In an effort to improve outcomes at the nation's 6,000 dialysis facilities, Medicare plans to cut reimbursement rates up to 2% if the facilities perform poorly on an expanded set of quality metrics.
Despite pushback from providers on existing metrics, used only to rate facilities, a study highlighted “a massive fail” in achieving high performance on at least one key metric considered the standard of care for more than 20 years. “It makes me think there's something wrong with the system,” said Dr. Mahmoud Malas, author of a JAMA Surgery report on regional variation in quality for end-stage renal disease care.
Researchers and patient advocates say a number of systemic challenges limit providers' ability to deliver higher-quality care to end-stage renal disease (ESRD) patients. They include misaligned reimbursement incentives that still reward providers despite substandard care and a failure to address factors that prevent patients from following dietary guidelines or routinely showing up for treatments.
“The biggest concern for patients is, 'Can I work?' and 'Can I eat?' ” said Lori Hartwell, a former dialysis patient and founder of the not-for-profit patient advocacy group Renal Support Network. “There is not enough evidence for measures that could be truly meaningful from a patient's perspective.”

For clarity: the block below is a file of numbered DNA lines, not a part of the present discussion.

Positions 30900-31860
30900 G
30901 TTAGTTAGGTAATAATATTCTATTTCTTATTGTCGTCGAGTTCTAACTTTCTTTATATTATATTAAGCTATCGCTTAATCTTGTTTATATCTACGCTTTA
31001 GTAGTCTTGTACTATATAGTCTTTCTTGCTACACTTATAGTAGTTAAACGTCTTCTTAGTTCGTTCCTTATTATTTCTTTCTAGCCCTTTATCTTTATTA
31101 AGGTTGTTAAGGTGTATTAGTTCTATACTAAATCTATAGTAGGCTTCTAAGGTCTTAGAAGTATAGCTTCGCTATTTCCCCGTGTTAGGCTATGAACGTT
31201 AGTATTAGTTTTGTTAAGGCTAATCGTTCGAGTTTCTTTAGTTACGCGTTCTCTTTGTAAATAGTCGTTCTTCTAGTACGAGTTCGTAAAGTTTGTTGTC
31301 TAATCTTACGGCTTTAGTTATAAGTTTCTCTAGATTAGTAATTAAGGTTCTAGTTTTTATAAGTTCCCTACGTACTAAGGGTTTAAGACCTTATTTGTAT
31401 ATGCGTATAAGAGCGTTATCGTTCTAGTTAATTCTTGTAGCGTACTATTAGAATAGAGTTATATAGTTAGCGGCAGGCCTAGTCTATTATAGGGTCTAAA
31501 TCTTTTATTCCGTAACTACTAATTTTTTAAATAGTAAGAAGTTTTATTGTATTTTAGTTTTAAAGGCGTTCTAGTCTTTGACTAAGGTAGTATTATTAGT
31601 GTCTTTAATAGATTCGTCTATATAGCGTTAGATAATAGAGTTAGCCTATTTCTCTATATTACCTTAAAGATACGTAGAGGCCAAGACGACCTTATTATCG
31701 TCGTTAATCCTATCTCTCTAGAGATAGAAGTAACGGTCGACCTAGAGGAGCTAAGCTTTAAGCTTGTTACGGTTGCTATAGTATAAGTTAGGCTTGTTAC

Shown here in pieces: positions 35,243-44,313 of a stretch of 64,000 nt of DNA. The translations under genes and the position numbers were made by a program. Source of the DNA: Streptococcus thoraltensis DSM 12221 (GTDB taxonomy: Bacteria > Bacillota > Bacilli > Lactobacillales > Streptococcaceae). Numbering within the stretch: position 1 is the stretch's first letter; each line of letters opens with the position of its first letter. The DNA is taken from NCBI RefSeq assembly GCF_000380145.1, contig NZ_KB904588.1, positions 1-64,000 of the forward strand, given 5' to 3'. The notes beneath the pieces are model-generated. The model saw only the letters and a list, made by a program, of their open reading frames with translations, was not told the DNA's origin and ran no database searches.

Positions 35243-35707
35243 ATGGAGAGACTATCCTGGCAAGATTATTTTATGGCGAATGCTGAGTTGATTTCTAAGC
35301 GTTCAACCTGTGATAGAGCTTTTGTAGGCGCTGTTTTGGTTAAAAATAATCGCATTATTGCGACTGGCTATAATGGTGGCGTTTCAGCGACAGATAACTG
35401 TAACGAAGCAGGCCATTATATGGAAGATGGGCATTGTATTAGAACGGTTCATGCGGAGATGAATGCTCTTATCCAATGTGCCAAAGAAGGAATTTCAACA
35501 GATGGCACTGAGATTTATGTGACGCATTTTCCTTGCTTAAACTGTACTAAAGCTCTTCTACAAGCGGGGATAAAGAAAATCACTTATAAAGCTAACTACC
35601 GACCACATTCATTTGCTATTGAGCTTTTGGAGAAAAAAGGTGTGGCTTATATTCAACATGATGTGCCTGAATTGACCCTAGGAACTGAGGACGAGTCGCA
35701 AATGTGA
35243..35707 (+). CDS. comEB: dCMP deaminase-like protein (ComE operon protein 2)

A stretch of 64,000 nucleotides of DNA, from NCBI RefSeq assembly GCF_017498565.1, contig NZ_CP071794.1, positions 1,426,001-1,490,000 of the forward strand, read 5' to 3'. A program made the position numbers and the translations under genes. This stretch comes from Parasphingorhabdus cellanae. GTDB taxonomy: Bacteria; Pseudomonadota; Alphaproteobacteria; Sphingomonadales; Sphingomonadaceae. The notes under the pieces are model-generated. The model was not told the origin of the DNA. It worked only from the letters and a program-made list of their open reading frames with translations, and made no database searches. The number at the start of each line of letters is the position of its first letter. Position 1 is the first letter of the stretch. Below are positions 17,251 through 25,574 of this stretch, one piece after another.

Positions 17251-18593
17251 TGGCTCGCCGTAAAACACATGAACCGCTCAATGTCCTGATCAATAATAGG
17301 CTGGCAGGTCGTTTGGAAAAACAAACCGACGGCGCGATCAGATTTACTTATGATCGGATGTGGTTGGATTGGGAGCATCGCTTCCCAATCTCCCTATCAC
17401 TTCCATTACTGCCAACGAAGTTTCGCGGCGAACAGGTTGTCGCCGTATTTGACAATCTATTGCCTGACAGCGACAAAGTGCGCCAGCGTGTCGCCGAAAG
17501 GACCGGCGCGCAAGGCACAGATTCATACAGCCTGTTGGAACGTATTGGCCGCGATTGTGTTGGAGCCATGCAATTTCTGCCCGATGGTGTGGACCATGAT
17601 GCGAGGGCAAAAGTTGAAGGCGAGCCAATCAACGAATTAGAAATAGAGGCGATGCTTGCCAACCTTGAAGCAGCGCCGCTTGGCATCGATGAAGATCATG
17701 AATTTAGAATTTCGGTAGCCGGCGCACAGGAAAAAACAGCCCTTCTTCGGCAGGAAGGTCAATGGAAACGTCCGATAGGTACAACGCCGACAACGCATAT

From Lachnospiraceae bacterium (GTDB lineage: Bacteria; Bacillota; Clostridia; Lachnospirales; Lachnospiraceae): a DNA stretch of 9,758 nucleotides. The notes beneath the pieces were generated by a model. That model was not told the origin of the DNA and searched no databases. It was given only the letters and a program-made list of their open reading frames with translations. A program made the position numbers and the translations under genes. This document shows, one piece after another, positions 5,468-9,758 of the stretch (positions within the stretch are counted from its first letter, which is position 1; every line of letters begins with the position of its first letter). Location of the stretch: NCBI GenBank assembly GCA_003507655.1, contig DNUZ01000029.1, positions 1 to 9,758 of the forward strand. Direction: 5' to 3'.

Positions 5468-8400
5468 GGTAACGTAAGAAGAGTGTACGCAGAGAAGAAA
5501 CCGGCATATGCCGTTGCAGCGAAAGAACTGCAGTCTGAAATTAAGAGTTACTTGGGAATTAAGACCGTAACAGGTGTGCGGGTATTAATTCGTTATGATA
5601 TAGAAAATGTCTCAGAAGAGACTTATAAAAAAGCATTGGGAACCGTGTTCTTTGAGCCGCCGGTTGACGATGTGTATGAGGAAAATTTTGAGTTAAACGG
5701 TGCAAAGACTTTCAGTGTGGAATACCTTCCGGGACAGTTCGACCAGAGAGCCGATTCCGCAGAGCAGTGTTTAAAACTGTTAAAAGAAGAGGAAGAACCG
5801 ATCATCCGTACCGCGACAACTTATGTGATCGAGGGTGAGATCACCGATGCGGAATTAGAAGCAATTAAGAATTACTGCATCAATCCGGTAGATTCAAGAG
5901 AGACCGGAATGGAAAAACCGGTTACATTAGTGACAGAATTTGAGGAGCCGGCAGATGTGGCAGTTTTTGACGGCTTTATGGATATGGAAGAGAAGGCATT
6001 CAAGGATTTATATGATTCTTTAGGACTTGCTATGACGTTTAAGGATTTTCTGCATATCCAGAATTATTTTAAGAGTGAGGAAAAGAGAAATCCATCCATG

More broadly, there's concern over the nation's failure to address issues that are filling the pipeline with new dialysis patients, most of whom reach the end stage of chronic kidney disease only after years of poorly controlled hypertension and diabetes.
Poor coordination between primary-care doctors, nephrologists and vascular surgeons often leads to a failure to detect early signs of kidney disease, which would enable providers to get patients on a trajectory to avoid dialysis. “It's not one particular specialty,” said Malas, director of endovascular surgery at the Johns Hopkins Bayview Medical Center, Baltimore. “We are all responsible for this failure.”
Since the 1970s, Medicare has paid the bill for treating ESRD patients. Nearly 489,000 patients were in the agency's ESRD program in 2010, according to the U.S. Renal Data System, at a cost of $32.9 billion.
Patients with renal failure experience a depressing lifestyle change. Without a transplant, patients require dialysis to filter toxins from their body three times a week for the rest of their lives. Each treatment lasts about four hours. Transplanted kidneys could end dialysis, but only 17,105 kidney transplants occurred in the U.S. in 2014, according to the National Kidney Foundation.
Despite paying an average of $88,000 annually per patient, the mortality rate among dialysis patients is 7.4 times higher than the general population. The U.S. has one of the worst dialysis survival rates in the world. According to an analysis in the Journal of the American Society of Nephrology, 21.7% of U.S. dialysis patients die every year compared with 6.6% in Japan and 15.6% in Europe.